Abelāʹbəl [Heb. ’āḇēl—‘meadow’]. A word used in several compound names of places. It appears by itself as the name of a city concerned in the rebellion of Sheba (2 S. 20:18), though it is there probably an abridgment of the name Abel-beth-maacah (cf. vv 14f). In 1 S. 6:18, where the Hebrew has
ABEL1. The second son of Adam, who was a shepherd. His offering to God was from the “firstlings of the flock,” an offering more acceptable than Cain’s offering of grain and vegetables. Whether Abel’s was preferred because it involved the shedding of life and hence was symbolic of life, or whether it
ABEL. An element of certain place-names, chiefly in Transjordan. The traditional interpretation ‘meadow’ is not at all certain, and Baumgartner (KB, p. 7) prefers ‘brook, watercourse’, comparing Heb. ’ûḇāl, yûḇāl, yāḇāl. Abel of MT of 1 Sa. 6:18 (cf. av) is probably a textual error, and ’eḇen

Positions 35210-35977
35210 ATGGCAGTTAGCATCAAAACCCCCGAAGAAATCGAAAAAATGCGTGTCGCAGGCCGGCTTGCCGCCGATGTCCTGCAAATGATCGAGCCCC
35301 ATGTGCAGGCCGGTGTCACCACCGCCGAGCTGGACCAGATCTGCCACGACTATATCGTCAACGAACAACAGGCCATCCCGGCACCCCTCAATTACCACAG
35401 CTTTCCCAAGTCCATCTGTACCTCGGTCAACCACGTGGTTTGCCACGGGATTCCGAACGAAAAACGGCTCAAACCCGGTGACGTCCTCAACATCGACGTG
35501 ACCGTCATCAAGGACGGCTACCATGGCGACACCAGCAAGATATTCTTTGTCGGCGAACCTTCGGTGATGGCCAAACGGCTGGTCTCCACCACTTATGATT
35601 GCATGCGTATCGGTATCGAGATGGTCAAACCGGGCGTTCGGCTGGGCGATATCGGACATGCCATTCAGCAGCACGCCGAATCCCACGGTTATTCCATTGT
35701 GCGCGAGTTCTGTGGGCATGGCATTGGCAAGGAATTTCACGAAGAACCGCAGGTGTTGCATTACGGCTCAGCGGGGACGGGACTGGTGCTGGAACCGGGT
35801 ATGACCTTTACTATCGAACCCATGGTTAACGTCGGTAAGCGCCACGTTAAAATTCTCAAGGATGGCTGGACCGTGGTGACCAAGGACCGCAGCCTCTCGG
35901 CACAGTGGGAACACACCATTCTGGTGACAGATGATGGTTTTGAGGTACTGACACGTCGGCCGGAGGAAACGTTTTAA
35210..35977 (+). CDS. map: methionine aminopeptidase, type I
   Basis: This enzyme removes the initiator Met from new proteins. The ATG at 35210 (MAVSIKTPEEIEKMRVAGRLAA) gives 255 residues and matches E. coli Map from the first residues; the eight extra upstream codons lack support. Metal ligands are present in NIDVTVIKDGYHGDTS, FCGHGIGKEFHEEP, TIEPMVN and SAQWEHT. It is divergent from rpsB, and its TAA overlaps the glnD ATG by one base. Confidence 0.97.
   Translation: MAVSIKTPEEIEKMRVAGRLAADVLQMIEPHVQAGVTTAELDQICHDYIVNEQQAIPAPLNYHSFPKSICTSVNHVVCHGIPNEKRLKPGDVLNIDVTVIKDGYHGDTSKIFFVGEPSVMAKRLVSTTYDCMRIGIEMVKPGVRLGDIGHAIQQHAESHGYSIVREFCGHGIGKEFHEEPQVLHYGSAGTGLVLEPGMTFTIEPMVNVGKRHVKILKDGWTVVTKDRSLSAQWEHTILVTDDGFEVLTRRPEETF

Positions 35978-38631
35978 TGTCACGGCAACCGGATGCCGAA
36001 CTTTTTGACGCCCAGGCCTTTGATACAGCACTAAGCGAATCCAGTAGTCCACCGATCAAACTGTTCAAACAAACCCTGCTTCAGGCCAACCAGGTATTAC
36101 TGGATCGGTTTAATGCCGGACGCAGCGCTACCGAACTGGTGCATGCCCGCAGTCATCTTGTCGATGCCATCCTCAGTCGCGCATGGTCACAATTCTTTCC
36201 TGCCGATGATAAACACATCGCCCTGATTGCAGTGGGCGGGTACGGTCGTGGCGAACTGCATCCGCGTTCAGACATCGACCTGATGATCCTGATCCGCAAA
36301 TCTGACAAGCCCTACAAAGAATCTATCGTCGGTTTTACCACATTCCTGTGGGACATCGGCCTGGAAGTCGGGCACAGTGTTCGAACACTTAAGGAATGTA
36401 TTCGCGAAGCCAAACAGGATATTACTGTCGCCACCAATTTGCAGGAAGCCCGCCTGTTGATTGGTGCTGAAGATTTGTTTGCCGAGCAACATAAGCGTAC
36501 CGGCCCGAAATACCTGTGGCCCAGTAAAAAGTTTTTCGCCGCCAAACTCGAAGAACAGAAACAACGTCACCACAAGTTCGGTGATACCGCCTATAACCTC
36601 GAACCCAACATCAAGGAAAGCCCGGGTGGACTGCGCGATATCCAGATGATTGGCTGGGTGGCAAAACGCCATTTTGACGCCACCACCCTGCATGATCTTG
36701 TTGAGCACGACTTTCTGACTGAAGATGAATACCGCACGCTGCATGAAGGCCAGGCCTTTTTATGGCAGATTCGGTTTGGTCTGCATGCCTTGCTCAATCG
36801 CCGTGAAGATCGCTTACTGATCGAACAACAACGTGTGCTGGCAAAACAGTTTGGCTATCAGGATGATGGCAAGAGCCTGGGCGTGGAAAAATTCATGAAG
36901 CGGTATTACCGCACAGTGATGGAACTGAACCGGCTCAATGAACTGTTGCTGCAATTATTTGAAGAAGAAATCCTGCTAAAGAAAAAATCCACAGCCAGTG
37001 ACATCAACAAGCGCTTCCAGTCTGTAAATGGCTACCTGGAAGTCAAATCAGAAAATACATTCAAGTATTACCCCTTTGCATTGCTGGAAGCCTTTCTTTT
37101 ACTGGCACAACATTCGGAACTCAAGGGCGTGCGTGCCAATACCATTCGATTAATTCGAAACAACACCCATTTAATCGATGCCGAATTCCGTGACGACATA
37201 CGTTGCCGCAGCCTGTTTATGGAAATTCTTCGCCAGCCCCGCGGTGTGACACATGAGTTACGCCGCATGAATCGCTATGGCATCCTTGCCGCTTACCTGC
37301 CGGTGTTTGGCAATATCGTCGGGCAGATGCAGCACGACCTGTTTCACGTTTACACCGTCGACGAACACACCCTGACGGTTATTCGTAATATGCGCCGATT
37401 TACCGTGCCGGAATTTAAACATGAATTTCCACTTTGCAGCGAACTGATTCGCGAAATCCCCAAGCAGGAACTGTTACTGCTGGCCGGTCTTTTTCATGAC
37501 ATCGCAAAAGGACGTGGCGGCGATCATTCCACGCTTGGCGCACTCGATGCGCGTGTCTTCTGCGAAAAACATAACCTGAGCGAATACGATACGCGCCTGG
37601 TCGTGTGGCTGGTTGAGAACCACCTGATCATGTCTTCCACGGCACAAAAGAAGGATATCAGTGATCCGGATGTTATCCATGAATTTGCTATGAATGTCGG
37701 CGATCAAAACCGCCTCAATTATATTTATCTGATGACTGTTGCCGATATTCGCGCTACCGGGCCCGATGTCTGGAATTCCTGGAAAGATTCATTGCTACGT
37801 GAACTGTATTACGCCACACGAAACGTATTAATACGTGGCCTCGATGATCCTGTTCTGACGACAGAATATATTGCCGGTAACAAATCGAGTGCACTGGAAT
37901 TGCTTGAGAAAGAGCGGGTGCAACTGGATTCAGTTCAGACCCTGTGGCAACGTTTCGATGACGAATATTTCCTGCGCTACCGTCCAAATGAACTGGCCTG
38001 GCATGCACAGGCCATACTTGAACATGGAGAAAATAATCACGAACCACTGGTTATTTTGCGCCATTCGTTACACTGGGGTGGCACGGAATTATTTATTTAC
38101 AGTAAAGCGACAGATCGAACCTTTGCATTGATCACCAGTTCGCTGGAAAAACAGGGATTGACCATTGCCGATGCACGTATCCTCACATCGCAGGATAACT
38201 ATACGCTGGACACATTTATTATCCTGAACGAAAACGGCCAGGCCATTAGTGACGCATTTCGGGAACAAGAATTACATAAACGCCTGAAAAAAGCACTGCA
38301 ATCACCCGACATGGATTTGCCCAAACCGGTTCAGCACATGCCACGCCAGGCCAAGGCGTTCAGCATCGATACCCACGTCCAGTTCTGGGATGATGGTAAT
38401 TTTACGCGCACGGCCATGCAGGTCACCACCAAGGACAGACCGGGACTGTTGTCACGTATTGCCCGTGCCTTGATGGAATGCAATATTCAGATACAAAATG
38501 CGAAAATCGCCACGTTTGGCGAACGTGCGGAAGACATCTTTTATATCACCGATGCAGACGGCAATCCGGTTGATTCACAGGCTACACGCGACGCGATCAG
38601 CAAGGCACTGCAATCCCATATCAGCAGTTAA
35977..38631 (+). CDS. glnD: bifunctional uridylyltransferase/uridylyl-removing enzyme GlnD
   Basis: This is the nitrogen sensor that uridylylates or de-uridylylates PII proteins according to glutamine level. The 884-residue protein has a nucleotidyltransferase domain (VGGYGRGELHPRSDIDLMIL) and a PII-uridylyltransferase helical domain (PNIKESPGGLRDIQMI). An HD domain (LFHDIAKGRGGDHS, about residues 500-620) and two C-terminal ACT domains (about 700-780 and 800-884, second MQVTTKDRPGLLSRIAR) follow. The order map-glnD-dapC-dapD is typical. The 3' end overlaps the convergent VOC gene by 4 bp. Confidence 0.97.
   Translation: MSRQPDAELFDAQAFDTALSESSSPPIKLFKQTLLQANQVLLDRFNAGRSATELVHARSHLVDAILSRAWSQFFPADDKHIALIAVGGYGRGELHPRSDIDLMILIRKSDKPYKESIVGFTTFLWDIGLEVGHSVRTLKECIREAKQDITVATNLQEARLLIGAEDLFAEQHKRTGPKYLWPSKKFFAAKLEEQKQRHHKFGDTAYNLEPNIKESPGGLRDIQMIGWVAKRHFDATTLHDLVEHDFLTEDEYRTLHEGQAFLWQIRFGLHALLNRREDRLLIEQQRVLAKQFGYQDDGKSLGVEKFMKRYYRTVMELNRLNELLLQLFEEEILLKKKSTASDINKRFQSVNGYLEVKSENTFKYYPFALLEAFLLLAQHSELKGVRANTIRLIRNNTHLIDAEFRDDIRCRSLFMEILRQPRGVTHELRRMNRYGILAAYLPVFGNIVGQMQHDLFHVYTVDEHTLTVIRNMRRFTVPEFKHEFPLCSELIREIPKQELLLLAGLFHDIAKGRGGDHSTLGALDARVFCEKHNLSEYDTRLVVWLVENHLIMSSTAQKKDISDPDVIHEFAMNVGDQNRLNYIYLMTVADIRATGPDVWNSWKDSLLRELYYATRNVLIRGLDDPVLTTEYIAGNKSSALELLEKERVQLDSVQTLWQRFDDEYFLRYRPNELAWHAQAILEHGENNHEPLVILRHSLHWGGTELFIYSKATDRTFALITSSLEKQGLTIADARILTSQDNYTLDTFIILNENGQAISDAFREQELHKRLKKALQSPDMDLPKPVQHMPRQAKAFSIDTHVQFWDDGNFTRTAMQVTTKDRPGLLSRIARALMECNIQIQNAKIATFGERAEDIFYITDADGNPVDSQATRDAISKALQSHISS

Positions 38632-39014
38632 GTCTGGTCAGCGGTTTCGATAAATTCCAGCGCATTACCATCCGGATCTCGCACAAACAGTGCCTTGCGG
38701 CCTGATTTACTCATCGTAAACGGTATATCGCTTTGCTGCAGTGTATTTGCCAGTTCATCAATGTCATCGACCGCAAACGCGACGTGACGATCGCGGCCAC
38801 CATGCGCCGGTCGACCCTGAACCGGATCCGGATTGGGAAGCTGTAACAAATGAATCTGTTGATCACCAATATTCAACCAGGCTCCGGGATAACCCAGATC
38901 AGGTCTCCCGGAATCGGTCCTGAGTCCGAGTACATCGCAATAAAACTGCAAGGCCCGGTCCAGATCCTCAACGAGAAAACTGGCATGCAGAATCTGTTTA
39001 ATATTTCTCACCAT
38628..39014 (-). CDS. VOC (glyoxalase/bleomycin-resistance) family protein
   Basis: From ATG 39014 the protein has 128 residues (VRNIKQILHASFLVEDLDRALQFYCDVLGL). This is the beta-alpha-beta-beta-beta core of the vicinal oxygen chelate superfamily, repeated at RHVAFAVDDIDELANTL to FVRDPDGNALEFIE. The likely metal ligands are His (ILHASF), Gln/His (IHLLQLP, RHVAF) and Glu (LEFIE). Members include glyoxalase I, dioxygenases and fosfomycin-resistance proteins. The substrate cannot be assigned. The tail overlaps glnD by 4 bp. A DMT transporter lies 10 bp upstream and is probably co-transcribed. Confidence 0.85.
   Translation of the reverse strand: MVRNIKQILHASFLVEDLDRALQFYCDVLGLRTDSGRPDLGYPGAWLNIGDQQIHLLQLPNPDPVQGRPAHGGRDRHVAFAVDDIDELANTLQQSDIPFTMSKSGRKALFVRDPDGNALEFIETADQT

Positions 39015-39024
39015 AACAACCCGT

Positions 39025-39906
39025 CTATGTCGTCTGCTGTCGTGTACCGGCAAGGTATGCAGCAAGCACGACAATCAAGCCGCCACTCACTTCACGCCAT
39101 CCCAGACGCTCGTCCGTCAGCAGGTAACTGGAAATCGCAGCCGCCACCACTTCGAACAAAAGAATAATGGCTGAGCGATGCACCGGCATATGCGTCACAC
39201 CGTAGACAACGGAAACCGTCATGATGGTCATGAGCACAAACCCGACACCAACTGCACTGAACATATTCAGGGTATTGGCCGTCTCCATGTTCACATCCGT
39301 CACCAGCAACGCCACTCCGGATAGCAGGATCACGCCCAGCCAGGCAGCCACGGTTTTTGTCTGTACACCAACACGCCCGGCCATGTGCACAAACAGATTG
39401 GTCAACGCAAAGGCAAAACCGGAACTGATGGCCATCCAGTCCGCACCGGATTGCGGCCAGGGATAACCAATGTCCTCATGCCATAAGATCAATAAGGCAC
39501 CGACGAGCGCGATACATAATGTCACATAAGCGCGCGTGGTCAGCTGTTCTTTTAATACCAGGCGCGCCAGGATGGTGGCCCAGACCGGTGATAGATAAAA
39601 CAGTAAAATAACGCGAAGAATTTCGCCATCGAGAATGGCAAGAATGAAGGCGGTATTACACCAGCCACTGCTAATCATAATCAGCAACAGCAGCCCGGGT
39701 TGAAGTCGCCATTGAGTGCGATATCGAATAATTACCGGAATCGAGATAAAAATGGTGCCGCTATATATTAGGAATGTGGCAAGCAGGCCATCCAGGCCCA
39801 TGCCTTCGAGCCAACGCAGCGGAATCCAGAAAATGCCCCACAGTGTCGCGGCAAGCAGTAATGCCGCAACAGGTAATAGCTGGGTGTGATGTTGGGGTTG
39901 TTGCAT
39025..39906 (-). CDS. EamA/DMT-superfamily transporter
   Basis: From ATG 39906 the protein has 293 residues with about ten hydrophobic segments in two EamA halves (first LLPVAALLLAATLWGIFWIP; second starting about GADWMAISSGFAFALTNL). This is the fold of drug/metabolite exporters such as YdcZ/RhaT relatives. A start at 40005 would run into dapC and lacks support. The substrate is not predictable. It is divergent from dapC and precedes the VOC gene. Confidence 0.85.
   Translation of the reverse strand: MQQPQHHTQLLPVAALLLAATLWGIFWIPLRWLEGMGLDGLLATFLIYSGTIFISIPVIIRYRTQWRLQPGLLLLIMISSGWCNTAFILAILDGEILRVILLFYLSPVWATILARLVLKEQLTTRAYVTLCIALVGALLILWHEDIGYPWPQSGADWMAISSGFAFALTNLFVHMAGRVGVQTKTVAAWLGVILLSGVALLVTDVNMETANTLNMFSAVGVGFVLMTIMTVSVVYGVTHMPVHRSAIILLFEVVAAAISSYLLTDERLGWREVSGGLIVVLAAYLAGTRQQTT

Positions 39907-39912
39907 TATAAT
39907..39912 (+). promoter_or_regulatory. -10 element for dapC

A´BEL (Heb. ˒ābēl, “watercourse”).1. A word used as a prefix in a number of cases (2 Sam. 20:14, 18). SeeAbel-beth-maachah.2. A great stone (1 Sam. 6:18) near Beth-shemesh, upon which the Philistines set the Ark when they returned it to Israel.